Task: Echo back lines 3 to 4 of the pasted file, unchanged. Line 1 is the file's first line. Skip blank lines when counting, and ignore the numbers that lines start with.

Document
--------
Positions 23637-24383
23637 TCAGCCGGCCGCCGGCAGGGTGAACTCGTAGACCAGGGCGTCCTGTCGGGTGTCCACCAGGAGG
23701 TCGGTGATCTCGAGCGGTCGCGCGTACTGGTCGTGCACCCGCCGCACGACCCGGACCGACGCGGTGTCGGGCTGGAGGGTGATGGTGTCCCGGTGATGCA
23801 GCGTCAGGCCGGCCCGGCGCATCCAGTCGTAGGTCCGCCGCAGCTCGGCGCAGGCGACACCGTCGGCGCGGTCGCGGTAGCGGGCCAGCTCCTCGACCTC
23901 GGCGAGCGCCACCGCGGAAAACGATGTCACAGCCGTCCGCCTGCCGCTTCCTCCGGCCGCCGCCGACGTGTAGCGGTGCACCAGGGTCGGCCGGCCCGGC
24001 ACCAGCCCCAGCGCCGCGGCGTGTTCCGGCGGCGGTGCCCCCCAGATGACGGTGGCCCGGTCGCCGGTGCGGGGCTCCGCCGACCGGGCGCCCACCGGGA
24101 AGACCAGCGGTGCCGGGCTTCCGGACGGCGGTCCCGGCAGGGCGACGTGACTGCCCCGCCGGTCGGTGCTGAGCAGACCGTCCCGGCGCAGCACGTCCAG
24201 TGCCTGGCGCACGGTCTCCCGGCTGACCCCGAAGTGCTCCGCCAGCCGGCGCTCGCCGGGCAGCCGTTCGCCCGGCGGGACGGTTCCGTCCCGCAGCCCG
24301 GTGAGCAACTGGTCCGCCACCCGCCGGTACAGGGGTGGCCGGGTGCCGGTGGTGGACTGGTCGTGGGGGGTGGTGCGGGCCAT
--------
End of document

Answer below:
23701 TCGGTGATCTCGAGCGGTCGCGCGTACTGGTCGTGCACCCGCCGCACGACCCGGACCGACGCGGTGTCGGGCTGGAGGGTGATGGTGTCCCGGTGATGCA
23801 GCGTCAGGCCGGCCCGGCGCATCCAGTCGTAGGTCCGCCGCAGCTCGGCGCAGGCGACACCGTCGGCGCGGTCGCGGTAGCGGGCCAGCTCCTCGACCTC